After an inmate has been booked into custody(i.e taken mugshot, fingerprints, health evaluation, warrants check), most counties offer a systematic bail schedule. However, an inmate is only eligible for release at the discretion of the on duty deputy. Some of those who are arrested may be eligible for supervised release, or released on the own recognizance(aka. O.R.) if it is a first offense, the suspect is not considered a threat to community, not considered to commit another crime, or if the offense is a misdemenaor.
If a bail amount is offered by the court, anyone who is age 18 or older with a state I.D or passport can apply to bail someone out of jail by either paying the full amount of bail to the court or by purchasing a surety bond for a small portion of the full bail amount from a commercial bondsman. This person is known as an indemnitor. The indemnitor applies for a bond on behalf of the defendant if the defendant is unable to post bail themselves. As an indemnitor, you must take full responsibility for he defendant, ensuring that they make every required court appearances and abide by all court orders attached to the pretrial release. Click below to see if you qualify to be an indemnitor.
IS BAIL REFUNDABLE
If an inmate has paid the full bail amount directly to the court, he or she will receive a full refundafter they have attended all court appearances and met all court ordered requirements (minus any court fees). But keep in mind, if a commercial bondsman provides a surety bond for the release, whatever money paid to the bond agent is non refundable.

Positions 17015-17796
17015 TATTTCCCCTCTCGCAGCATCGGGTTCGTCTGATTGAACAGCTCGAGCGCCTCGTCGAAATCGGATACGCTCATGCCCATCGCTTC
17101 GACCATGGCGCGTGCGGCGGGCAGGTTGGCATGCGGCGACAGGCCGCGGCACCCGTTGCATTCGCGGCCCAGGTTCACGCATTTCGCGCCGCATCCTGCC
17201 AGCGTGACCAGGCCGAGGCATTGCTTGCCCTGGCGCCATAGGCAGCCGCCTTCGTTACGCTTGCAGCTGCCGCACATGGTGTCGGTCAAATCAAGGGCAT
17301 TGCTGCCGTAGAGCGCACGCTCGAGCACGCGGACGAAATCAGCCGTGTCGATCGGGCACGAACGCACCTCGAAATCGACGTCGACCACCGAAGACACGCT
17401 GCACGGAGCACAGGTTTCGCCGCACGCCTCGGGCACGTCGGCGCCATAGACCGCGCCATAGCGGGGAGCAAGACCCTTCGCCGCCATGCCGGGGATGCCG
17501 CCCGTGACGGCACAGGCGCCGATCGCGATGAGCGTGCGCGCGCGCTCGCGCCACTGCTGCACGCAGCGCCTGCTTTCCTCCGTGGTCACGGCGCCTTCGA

IF THE DEFENDANT IS RELEASED, THE D.A. DOESN'T PRESS CHARGES, AND ALL CHARGES ARE DROPPED, ETC...DO I STILL NEED TO FINISH PAYING FOR BOND?
Yes. The bail bond premium, and all fees attached to the bail bond , whether if arranged at the time of the signing, or after, are still required to be paid until the bond is completely paid off. Unless otherwise is known and acknowledged by all parties involved. Changes in the case make no difference on the original terms of payments. Remember, the premium is non-refundable once the bondsman has provided their service of having the bail bond posted on the defendants behalf.
In Summary, promises are easily made in the moment of crisis and pressure. It's great to help someone in times of need, but it is wise to make sure you know exactly what you are getting into, prior to making a hard line commitment and signing contracts. That's why here at Joanna's we want to make sure every decision is a well thought out and informed one. We want everyone to understand the level of commitment and the investment it takes to post someones bail. This way, chances of making an irrational choice in the "heat of the moment" is least likely. We will give you our honest opinion on how we personally think the situation should be handles, and at times, that may or may not be posting through us.
HOW DO I BAIL SOMEONE OUT OF JAIL?
After an inmate has been booked into custody(i.e taken mugshot, fingerprints, health evaluation, warrants check), most counties offer a systematic bail schedule. However, an inmate is only eligible for release at the discretion of the on duty deputy. Some of those who are arrested may be eligible for supervised release, or released on the own recognizance(aka. O.R.) if it is a first offense, the suspect is not considered a threat to community, not considered to commit another crime, or if the offense is a misdemeanor.